of accomplishing at will those delicate fermentations which produce bread, wine, and beer, and which modify a large number of foods; also of falsifying wine by the addition of plaster and other ingredients. The art of healing, seeking everywhere for resources against diseases, had learned to transform and fabricate a large number of mineral and vegetable products, such as sugar of poppy, extracts of nightshades, oxide of copper, verdigris,, white lead, the sulphurets of arsenic and arsenious acid; remedies and poisons were composed at the same time, for different purposes, by doctors and magicians. The manufacture of arms and of inflammatory substances—petroleum, sulphur, resins, and bitumens—had already, anciently as well as in our own time, drawn upon the talents of inventors and given rise to formidable applications, especially in the arts of sieges and marine battles, previous to the invention of the Greek fire, which was in its turn the precursor of gunpowder and of our terrible explosive matters.
This rapid review shows how far advanced in the knowledge of chemical industries the Roman world was at the moment when it went to pieces under the blows of the barbarians. But the ruin of the ancient organization came about by degrees: while high scientific study, hardly accessible to coarse minds, ceased to be encouraged, and was gradually abandoned; while the Greek philosophers, knocked about between the religious persecution of the Byzantine emperors and the indifferent disdain of the Persian sovereigns, no longer trained pupils; while the great names of Grecian physics, mathematics, and alchemy hardly passed the time of Justinian, it is still certain that the necessity of professions indispensable to human life, or sought out by sovereigns and priests, could maintain and did maintain effectively most of the chemical industries.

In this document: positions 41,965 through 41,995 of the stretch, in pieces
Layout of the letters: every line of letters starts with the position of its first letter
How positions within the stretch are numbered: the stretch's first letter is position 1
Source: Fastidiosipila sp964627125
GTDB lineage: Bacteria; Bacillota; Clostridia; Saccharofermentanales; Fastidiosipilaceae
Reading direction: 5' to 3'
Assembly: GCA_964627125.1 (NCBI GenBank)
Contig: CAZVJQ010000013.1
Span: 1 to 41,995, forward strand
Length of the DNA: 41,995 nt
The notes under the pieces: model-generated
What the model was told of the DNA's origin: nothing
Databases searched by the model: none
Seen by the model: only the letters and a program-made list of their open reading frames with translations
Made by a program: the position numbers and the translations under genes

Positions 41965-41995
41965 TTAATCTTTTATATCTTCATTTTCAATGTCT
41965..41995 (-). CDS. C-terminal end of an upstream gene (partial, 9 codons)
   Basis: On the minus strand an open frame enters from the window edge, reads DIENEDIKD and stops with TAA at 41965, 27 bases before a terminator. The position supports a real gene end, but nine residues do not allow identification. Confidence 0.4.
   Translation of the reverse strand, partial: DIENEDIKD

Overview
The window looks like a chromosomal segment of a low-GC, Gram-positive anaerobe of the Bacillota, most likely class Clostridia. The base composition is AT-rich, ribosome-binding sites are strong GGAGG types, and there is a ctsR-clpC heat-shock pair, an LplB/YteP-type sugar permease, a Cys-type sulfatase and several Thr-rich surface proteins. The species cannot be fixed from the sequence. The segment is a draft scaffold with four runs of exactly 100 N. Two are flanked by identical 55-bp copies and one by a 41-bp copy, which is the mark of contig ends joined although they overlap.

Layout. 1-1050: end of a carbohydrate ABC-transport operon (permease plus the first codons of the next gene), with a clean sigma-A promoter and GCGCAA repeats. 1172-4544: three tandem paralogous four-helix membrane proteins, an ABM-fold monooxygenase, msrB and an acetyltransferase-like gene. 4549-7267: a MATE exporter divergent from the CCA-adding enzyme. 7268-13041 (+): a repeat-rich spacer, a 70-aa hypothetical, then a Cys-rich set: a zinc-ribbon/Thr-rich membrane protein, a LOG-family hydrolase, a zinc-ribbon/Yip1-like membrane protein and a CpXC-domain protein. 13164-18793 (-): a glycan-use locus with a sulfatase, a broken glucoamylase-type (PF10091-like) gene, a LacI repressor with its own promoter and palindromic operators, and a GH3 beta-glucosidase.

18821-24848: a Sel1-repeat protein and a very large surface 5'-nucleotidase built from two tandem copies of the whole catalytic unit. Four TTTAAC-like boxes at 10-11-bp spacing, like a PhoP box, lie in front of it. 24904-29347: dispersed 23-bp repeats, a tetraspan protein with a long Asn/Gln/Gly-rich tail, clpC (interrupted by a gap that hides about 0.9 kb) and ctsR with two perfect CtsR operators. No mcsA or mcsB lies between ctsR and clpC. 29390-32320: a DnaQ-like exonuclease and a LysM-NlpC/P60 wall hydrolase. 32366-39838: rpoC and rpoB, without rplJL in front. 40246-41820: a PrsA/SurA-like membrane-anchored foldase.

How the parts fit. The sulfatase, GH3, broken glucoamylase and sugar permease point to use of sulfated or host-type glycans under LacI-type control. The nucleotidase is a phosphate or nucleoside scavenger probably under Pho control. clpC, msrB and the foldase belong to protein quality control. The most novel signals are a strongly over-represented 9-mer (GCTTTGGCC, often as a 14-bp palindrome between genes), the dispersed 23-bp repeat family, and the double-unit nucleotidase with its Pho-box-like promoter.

Proofs of various kinds can be brought up in support of these reasonings. Some are drawn from the examination of the monuments, arms, potters' and glass ware, cloths, gems and jewels, and art objects of every kind which have come down to us. Such examination furnishes, in fact, incontestable results, provided the dates of the objects are certain, and they have not suffered restoration. Respecting the date, we can not exercise too much prudence and distrust, whether we are examining buildings or objects in museums. The accounts and descriptions by contemporary historians furnish other data, but less precise, for it is better to have the object in hand than the description. They have the advantage, however, of giving us indications independent of the ulterior progress of the industry. We have a still surer and more exact class of data than the chronicles in the technical treatises and works concerning arts and trades which have come down to us, whenever those treatises have an ascertained